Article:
MANHATTN AS A Second Language grapples with the power of language. The women in Jana Harris's poems are imprisoned or empowered by words, even the tones and textures of their voices or other voices. Even her worst poems are valid experiments displaying the voices of people Harris has heard, people who don't speak the way she would write. In these poems the language rings somewhat flat because Harris is uneasy using certain alien voices. At her best, Harris ties together the different voices with a strong, frank thread of her own.
The book name and the first stanza of its title work convey the message of most of the first half of the book--entrapment in urban society:
in this new place
from a 12th story window
she looks across black
writing about Alaska
and the Aleut raven
thinks of going down
into the street
Most of the worries of the woman in this poem stem from her attempts to learn a second language, a tongue of stale, curtained windows. She is imprisoned not by the street but by her aversion to her sole option--going down to the street and speaking the street language of the men she will find there. The lines she repeats--"thinks of going down into the street"--are the antithesis of her images of Alaska, the source of "williwas wind," volcanoes, spruces, birds, and the Bering Sea.
Harris's women are also imprisoned by the thoughts about men that they voice; some call the names of dead husbands, for instance. Others, imprisoned by job descriptions, define themselves by what they do. To describe her life's purpose, one woman says. "I canned them pears/and I canned them pears." The vitality of these poems lies in the contrast of their doldrums today with the glamor of other lives and locales--the voices in the poems trap themselves but manage to describe a broad, exciting world.
In fact, Harris risks avoiding her own voice in some of the poems. Some of these works use a man's voice to tell a tale through his letters, with almost no interjections from the poet herself. Harris's interpretations of the man and his letters lie in how she strings together the images, what images she chooses to have him describe, and in the creation of this male character. The end result is a near-complete adoption of another voice which threatens to imprison the poet, who is reduced to reading and retelling letters. Nevertheless, the experiment works when Harris allows the letter-writer to stretch the limits of the poem to include banter, as she writes in "The Man After Crossing the Gulf from Kodiak":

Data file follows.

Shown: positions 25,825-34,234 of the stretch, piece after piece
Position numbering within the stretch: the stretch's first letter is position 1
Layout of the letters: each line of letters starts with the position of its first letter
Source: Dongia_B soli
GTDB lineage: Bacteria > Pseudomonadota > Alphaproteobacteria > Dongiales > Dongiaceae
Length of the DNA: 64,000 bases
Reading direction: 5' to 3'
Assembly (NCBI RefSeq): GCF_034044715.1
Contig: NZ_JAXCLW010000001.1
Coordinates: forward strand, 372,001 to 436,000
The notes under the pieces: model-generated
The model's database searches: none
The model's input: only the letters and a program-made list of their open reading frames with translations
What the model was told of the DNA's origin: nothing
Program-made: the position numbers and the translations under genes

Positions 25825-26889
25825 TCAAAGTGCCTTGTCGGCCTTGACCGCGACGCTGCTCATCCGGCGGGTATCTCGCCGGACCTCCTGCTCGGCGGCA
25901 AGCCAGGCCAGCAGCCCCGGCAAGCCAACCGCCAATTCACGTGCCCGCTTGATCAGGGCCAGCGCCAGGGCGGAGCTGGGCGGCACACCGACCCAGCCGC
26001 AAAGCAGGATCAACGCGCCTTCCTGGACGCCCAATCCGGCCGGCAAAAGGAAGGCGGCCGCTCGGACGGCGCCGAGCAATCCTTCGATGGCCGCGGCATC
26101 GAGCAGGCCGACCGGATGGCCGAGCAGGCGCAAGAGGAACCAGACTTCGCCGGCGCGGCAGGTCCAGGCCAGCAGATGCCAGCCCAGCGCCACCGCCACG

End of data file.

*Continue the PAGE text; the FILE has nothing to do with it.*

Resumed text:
And then there's this Eskimo Tommy,
a skinny five-footer,
thick lenses and hard hearing
Her writer here writes for his reader instead of merely musing, and that is the letter's great strength.
DIRECT EXPERIENCE seems a more exciting source of images in the poems. When talking in her own voice. Harris tends to adopt interesting word combinations and compound words: "broomhandle-killing/that squirrel, carstunned and lost" she writes in "Manhattan As A Second Language." Asides in poetry are always dangerous, but when Harris writes in the first person she deals successfully with complex, convoluted images without losing the thread of her poetry. In "The Coddling Moth," she successfully creates a complicated, sensual comparison between a man and a moth, follows the moth into an apple grove, and leaps to agricultural science, throwing in the sarcastic lines "Polson pussy/synthesized and bottled." Then she returns to the man the poem describes, without ever confusing her images. In another poem, she addresses a snake, mocking and idolizing until the snake becomes an ideal woman. And the section of poems called "Talking That Talk" contrasts her voice against those of others, creating a rich, colloquial interior monologue that mirrors the city more accurately than would mere description.
For example, in "Tight Denim Jeans," Harris writes:
how do ya get 'em on? she said,
have surgery, take steam baths,
slimnastic classes 'n Dr. Nazi's
dietclinic fatshots for a month?
The woman narrator here can afford to be much more subjective than the poet; the urban chic, Seventies ideal of woman-as-stick is livened up by the speaker's flair. Here, the language gives power to this woman in her struggle against male-dominated popular fashion, against Manhattan.
THOUGH HARRIS underutilized her own voice in some poems, it stretches to encompass worlds in Harris's later "Chants," which she places, curiously enough, toward the beginning of the book. In "Beneath the Pole of Proud Raven," a voice takes over wolf's claws, fish's skin, and other natural powers, becoming everything. Harris's chants are prayers, exciting and meant to be read aloud. Her words are weapons in a struggle against the conventions of the city and the "second language" of urbanites.
These poems portray a battle between nature and the city; Harris clearly favors nature, which sometimes wins, sometimes loses. As a poet, she too is struggling for a balance between her voice and what she sees. When she "wins" and achieves the balance, she breaks through her own habitual language structures with new syntax combinations, through the limitations of whatever form she is using with a fresh attitude, and through the conventions of poetry with a unique style. Manhattan As A Second Language chronicles her fight against the weighty ceiling of writing in a world where so much has already been done. It is worth reading, not only because it shows her development as a poet, but because, in the end, her woman's voice becomes strong after facing all the second languages that oppose it.